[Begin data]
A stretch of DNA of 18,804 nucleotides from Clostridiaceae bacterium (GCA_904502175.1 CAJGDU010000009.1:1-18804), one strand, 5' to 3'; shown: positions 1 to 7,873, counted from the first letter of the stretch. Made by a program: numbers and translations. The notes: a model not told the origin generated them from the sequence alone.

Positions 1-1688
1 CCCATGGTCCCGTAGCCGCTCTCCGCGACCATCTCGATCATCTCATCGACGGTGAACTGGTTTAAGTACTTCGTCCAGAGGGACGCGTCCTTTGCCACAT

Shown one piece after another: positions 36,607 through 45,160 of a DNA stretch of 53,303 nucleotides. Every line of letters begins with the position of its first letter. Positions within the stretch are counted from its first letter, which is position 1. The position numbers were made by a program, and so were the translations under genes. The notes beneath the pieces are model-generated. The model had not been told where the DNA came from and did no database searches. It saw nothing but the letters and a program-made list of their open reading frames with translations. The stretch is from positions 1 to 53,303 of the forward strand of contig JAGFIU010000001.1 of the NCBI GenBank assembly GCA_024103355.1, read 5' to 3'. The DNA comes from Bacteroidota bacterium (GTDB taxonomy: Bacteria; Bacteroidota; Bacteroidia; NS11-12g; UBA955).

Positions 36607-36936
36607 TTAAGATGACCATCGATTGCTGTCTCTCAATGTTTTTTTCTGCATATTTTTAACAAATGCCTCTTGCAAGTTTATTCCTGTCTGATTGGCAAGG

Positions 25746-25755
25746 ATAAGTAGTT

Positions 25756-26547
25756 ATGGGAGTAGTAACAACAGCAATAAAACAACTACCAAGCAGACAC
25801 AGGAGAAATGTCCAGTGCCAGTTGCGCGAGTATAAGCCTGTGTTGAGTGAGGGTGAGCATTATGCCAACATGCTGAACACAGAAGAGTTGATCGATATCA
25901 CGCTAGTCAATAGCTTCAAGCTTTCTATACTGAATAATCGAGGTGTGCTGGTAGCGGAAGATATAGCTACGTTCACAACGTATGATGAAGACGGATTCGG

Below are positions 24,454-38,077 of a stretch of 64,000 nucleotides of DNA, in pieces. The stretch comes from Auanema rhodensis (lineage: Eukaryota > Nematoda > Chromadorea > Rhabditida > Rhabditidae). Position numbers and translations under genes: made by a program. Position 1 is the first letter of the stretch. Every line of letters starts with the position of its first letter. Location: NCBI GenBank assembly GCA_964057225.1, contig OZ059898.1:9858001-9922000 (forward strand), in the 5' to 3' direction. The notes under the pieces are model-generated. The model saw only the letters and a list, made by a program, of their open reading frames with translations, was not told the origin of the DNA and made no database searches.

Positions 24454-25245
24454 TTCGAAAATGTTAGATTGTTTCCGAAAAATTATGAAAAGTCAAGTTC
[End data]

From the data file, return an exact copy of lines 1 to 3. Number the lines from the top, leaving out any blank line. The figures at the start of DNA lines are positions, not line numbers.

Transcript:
A stretch of DNA of 18,804 nucleotides from Clostridiaceae bacterium (GCA_904502175.1 CAJGDU010000009.1:1-18804), one strand, 5' to 3'; shown: positions 1 to 7,873, counted from the first letter of the stretch. Made by a program: numbers and translations. The notes: a model not told the origin generated them from the sequence alone.

Positions 1-1688
1 CCCATGGTCCCGTAGCCGCTCTCCGCGACCATCTCGATCATCTCATCGACGGTGAACTGGTTTAAGTACTTCGTCCAGAGGGACGCGTCCTTTGCCACAT